Do the Marcoses have ill-gotten wealth?
This question was hotly discussed during the past days as the nation marked the imposition of martial law by Ferdinand Marcos on Sept. 23, 1972 (not Sept. 21).
In many decisions, the Supreme Court answered this question with a clear and unqualified “Yes.” Let us recall some of them as signed by the different chief justices and justices during several presidential regimes.
Perhaps the most damning is Republic v. Sandiganbayan (July 15, 2003) penned by J (later CJ) Renato C. Corona, concurred in unanimously by CJ Davide, JJs Bellosillo, Panganiban, Ynares-Santiago, Austria-Martinez, Carpio Morales, Callejo, Azcuna, and Tinga; Puno and Vitug (“in the result”); Quisumbing and Sandoval-Gutierrez, on official leave; and Carpio, no part; issued during the presidency of Gloria Macapagal Arroyo (GMA).
In this milestone, the Court forfeited in favor of the Republic over $658 million (plus interests from Jan. 31, 2002) owned by Ferdinand and Imelda Marcos but hidden in front foundations and organizations.
Moreover, the Court also held that “$304,372.43… [was] the only known lawful income of the [Marcos couple from 1965 to 1985] since they did not file any Statement of Assets and Liabilities (SAL), as required by law, from which their net worth could be determined.”
This ruling on the lawful income of the Marcoses at about $304,000 only became crucial in subsequent cases which deemed as ill-gotten any cash, deposit, or asset owned by the couple in excess of such sum.
Yuchengco v. Sandiganbayan (Jan. 20, 2006) reconveyed to the Republic the 111,415 controlling shares in the Philippine Telecommunications Investment Corp., the biggest shareholder of PLDT. The verdict was penned by J Conchita Carpio Morales, concurred in by CJ Panganiban, JJs Austria-Martinez, Corona, Callejo, and Velasco (in the resolution denying the MR); Puno and Quisumbing, (in the result); Ynares-Santiago, Sandoval-Gutierrez, Nazario, and Garcia, dissented; Carpio, Azcuna, and Tinga, no part; issued also during the presidency of GMA.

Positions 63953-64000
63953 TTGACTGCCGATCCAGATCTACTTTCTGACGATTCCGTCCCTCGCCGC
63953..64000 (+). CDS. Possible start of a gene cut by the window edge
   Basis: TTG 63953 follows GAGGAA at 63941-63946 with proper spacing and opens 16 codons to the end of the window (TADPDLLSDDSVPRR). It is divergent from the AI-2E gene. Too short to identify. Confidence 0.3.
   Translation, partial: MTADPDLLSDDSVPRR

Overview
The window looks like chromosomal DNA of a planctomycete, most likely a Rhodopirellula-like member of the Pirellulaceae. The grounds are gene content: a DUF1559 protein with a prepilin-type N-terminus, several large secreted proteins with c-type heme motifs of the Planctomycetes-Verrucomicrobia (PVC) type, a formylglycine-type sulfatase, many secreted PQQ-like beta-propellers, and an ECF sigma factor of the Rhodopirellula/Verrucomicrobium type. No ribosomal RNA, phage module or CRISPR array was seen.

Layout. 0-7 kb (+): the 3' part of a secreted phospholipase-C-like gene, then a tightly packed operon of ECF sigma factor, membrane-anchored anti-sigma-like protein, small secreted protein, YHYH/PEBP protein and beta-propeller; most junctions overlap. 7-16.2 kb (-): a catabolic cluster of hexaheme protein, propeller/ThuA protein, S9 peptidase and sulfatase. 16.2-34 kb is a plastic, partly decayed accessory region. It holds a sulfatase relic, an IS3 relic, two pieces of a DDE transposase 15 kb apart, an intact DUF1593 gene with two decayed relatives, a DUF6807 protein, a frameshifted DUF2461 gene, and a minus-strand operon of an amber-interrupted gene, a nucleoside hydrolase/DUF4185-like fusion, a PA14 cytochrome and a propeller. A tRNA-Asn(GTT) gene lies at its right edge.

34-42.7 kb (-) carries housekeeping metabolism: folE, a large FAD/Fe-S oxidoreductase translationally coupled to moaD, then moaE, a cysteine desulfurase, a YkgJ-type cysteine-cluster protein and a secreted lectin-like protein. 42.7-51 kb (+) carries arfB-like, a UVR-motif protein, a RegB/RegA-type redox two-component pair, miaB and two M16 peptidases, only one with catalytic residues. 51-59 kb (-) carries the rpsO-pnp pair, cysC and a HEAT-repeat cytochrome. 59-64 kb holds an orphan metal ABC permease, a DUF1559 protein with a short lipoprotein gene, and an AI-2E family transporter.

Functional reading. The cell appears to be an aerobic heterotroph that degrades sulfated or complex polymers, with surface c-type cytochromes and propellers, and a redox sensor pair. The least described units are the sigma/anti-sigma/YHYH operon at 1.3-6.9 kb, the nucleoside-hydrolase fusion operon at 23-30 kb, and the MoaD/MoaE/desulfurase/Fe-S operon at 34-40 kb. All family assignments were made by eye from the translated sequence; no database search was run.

The Court’s Second Division, in Marcos Jr. vs Republic (April 25, 2012), unanimously held that the assets, properties, and funds of Arelma S.A. in the sum “of USD 3,369,975 as of 1983, plus all interests and all other income that accrued thereon” were also deemed ill-gotten and forfeited in favor of the Republic. The decision was penned by J (later CJ) Sereno, concurred in by JJs Brion, Abad, Perez, and Reyes; issued during the presidency of Benigno S. Aquino III.
The Court’s First Division, in Estate of Marcos v. Republic (Jan 18, 2017), unanimously affirmed a Sandiganbayan decision which “labeled as ill-gotten and forfeited” in favor of the Republic “the pieces of jewelry, known as the Malacañang Collection.” CJ Sereno penned the decision, concurred in by JJs Del Castillo, Reyes, Perlas-Bernabe, and Caguioa; issued during the presidency of Rodrigo Roa Duterte.
This decision footnoted the petition, dated Dec. 17, 1991, in Civil Case No. 0141 that the Presidential Commission on Good Government filed in the Sandiganbayan listing the alleged ill-gotten wealth of the Marcoses “approximated at US$5-B…”
The foregoing cases invariably echoed PCGG v. Pena (April 12, 1988) that described the Marcos era as a “well-entrenched plundering regime of twenty years;” and condemned the “magnitude of the past regime’s ‘organized pillage’ and the ingenuity of the plunderers and pillagers with the assistance of the experts and best legal minds…;” penned by CJ Teehankee, concurred in by JJs Yap, Fernan, Narvasa, Melencio-Herrera, Feliciano, Cruz, Paras, Gancayco, Padilla, Bidin, Sarmiento, and Cortes; Gutierrez, dissented; Griño-Aquino, no part; issued during the presidency of Corazon C. Aquino.
To be fair, let me add that the Marcoses won some cases. For example, due to “apathetic prosecution,” Chavez v. Albano (July 27, 2018) dismissed criminal cases against Imelda (Ferdinand who died in 1989 was no longer indicted) for a violation of the then law banning foreign currency accounts. In the wry words of the ponente, Justice Marvic M.V.F. Leonen, “the prosecution could have done better in this case. Sadly, it failed.”
In several other cases (like Republic v. Benedicto, Aug. 5, 2019; Republic v. Tantoco, Sept. 25, 2019; Republic v. Gimenez, Oct. 14, 2019, etc.), the Sandiganbayan dismissed ill-gotten wealth cases against the Marcoses and their alleged dummies/cronies for the prosecutors’ utter failure to observe simple procedural and evidentiary rules.
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